According to KPMG, Canada 痴 R&D environment ranks first in terms of cost competitiveness for biomedical R&D amongst the G7 nations. Canada has established the fastest rate of growth in external patent applications and in industry investment in R&D among G7 countries. Canada provides 20-year patent protection for pharmaceuticals, ensuring a favourable and stable investment climate for innovation. Recent amendments to data protection provisions in the Food and Drug Regulations, will benefit innovative drug companies by guaranteeing a minimum of 8 years of market exclusivity for their products. A further 6 months of protection is available to drugs, which have been subject to paediatric studies.The country has many other strengths. Overall, as a location for manufacturing, Canada has the lowest costs to establish and operate a manufacturing facility when compared to all other G � 7 countries. Federal taxation offers a 20 percent non-refundable tax credit for public companies and a 35 percent refundable tax credit for private companies on current R&D expenditures, including capital expenditures on R&D and machinery and equipment. The Scientific Research & Experimental Development (SR&ED) program provides tax incentives to eligible companies that develop new or improved technologically advanced products or processes in Canada. When these incentives are combined with similar tax credits from Canada 痴 provincial governments the after tax cost of R&D expenditures can be reduced by as much as 60 percent. These generous incentives mean Canada has the lowest effective tax rate amongst its major competitors. Scientific Research and Experimental Development (SR&ED) Tax Credit Program The Issue The SR&ED program restricts refundable tax credits to companies classified as Canadian-Controlled Private Corporations (CCPCs). As a result, non-CCPC companies are moving their research investment out of Canada. Removing this restriction for refundable tax credits would stimulate more research investment and jobs by non-CCPC firms and create almost $1 billion in value to the Canadian economy. Recommendation 1.We recommend removing the current CCPC restrictions on SR&ED for refundable tax credits.2.Increasing the expenditure limit for refundable credits from $3 million to $10 million. Background The SR&ED investment tax credit program was established in 1985 before international free-trade agreements and although some changes were made in the 2008 federal budget, the program does not reflect today's global business environment.The program penalizes public or non-majority-Canadian-owned firms (ie. Non-CCPC). If a company is a CCPC, it is eligible for a refundable tax credit of 35% on up to $3 million of annual R&D spending. If the company is not a CCPC, it receives tax credits of only 20% on its R&D expenditures and these are not refundable.Public companies or those whose majority ownership is located outside of Canada face a competitive disincentive to build research capacity and do work in Canada.Two-thirds of Canadian biotechnology jobs and investment in research and development come from non-CCPC companies.Non-refundable tax credits are not useful to most biotech companies as they report no taxable income, and are several years from profitability. Raising capital is a primary concern for these companies.When a Canadian company successfully attracts international investment it loses valuable refundable tax credits even though jobs, research and innovation are still conducted in Canada. This can, and has, lead investors to relocate activities and jobs outside of Canada.BIOTECanada estimates that removing the CCPC restriction would cost an additional $75 million per year (2% of the value of the program), but would create close to $1 billion in new wealth and economic gains.*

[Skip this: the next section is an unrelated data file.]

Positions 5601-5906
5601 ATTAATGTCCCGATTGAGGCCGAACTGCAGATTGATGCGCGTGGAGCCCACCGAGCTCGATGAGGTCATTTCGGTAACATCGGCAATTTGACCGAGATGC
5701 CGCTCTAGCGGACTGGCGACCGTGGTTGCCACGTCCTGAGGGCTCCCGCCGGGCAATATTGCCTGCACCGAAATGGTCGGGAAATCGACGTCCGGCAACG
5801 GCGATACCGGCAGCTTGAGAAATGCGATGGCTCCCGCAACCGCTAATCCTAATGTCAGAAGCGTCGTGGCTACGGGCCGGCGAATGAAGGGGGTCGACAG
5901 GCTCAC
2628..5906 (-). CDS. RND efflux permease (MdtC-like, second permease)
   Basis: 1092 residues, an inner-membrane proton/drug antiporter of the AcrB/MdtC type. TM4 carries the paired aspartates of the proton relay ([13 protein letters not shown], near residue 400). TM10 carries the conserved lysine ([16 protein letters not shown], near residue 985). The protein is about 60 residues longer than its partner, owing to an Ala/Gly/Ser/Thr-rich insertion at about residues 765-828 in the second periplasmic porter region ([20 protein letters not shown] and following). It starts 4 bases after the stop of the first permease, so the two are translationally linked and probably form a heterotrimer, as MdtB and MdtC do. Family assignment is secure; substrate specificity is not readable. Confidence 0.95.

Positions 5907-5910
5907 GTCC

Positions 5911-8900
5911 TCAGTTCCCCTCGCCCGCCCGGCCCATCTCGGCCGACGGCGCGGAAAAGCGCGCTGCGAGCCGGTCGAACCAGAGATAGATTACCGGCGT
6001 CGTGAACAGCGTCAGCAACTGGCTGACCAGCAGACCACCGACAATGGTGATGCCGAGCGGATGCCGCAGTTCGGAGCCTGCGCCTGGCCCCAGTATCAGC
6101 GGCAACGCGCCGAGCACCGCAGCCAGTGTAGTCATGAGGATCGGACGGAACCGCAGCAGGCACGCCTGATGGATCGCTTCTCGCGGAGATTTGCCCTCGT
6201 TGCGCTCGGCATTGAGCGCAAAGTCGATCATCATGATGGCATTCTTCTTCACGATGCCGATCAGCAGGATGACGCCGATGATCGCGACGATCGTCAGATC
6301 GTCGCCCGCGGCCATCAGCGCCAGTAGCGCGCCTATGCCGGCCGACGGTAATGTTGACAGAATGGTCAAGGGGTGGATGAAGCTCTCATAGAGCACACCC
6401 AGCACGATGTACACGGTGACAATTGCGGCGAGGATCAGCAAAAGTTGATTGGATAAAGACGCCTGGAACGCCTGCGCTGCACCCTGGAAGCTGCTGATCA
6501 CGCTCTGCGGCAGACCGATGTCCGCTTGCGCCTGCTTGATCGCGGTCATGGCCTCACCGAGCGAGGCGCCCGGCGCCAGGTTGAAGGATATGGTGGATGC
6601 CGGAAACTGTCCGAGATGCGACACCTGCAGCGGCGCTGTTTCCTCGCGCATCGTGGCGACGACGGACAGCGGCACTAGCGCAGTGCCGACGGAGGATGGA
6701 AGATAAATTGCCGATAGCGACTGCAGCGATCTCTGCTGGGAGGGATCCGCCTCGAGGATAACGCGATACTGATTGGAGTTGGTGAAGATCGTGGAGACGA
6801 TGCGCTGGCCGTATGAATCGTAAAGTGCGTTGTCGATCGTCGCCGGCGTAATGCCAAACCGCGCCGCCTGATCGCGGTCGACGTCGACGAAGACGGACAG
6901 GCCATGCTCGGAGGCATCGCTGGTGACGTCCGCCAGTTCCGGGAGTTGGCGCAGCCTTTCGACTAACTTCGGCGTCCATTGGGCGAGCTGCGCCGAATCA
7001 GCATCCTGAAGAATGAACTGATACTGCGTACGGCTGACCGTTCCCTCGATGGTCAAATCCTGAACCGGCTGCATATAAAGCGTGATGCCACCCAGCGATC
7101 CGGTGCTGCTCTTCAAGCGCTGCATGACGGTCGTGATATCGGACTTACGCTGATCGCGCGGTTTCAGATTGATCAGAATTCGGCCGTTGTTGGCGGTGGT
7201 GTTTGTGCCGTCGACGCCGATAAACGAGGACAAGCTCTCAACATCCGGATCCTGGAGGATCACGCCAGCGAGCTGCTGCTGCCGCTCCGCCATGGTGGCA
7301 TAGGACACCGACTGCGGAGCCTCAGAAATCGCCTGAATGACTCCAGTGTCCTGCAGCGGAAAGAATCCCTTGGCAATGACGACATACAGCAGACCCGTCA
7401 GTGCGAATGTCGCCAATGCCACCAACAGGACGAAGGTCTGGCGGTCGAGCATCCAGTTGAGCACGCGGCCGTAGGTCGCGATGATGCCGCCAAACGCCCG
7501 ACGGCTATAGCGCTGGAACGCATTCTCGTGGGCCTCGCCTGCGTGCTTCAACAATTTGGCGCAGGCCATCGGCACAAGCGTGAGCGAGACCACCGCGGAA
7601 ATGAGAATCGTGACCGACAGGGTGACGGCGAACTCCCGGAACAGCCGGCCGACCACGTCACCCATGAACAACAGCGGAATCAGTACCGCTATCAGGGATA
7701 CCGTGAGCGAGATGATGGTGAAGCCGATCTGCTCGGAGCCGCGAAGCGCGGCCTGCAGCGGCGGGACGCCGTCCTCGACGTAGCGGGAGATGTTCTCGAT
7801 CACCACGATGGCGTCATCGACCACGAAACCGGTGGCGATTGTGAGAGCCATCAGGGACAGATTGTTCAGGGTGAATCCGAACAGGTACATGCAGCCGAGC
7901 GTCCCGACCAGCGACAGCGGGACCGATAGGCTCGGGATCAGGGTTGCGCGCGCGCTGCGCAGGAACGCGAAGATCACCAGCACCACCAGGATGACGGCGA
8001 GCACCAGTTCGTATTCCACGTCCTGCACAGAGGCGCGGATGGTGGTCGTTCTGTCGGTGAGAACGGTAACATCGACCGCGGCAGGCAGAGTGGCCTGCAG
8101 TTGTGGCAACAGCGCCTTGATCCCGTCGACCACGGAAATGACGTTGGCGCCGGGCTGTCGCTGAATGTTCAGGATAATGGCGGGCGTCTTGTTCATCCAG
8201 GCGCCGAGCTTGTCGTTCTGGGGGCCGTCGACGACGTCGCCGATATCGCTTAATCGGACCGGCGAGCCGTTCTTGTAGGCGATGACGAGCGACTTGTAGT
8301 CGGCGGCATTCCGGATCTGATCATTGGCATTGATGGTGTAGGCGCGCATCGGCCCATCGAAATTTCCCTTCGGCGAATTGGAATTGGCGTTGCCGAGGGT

IVEY ENTREPRENEURSHIP CROSS-ENTERPRISE LEADERSHIP CENTRE Medical Technology Innovation Public Policy Drivers for Innovation & Adoption of Medical Technologies <ul><li>Jeffrey S. Graham </li></ul><ul><li>Borden Ladner Gervais LLP </li></ul><ul><li>416-367-6174 </li></ul><ul><li>[email_address] </li></ul>
Outline <ul><li>The current Canadian public policy environment </li></ul><ul><li>Investment incentives </li></ul><ul><li>R&D incentives </li></ul><ul><li>Procurement incentives </li></ul><ul><li>Proposed direction </li></ul>
Investment Incentives <ul><li>Provincial (Illustrative): </li></ul><ul><li>Ontario Venture Capital Fund </li></ul><ul><li>Health Technology Exchange </li></ul><ul><li>Ontario Emerging Technologies Fund </li></ul><ul><li>Ontario Innovation Demonstration Fund </li></ul>
R&D Incentives <ul><li>SR & ED - Federal 20% non-refundable tax credit for public companies and a 35% refundable tax credit for private companies. </li></ul><ul><li>Granting programs and agencies: </li></ul><ul><ul><li>Genome Canada, CIHR, NRC, NSERC, IRAP </li></ul></ul>
Procurement Incentives <ul><li>Provincial Plan Listing Decisions </li></ul><ul><li>Quebec “15 year rule” </li></ul>
Proposed Direction <ul><ul><li>Implementing an effective right of appeal for innovators within Canada </li></ul></ul><ul><ul><li>Enhancing innovator Data Protection to U.S. and EU levels </li></ul></ul><ul><ul><li>Implementing a Patent Term Restoration system similar to that of our G7 competitors </li></ul></ul><ul><ul><li>Improving Health Canada regulatory review performance; </li></ul></ul><ul><ul><li>Targeting higher public reimbursement rates for innovative medicines and vaccines. </li></ul></ul><ul><ul><li>Expanding the definition of eligible research to better capture all aspects of clinical research, including all investments in clinical trials, as well as complementary investments in other forms of research partnerships not currently eligible for SR&ED credits; </li></ul></ul><ul><ul><li>Create flow through shares program for medical technologies; </li></ul></ul><ul><ul><li>Consideration of a refundable wage credit for R&D workers to better target and sustain employment in innovation. </li></ul></ul>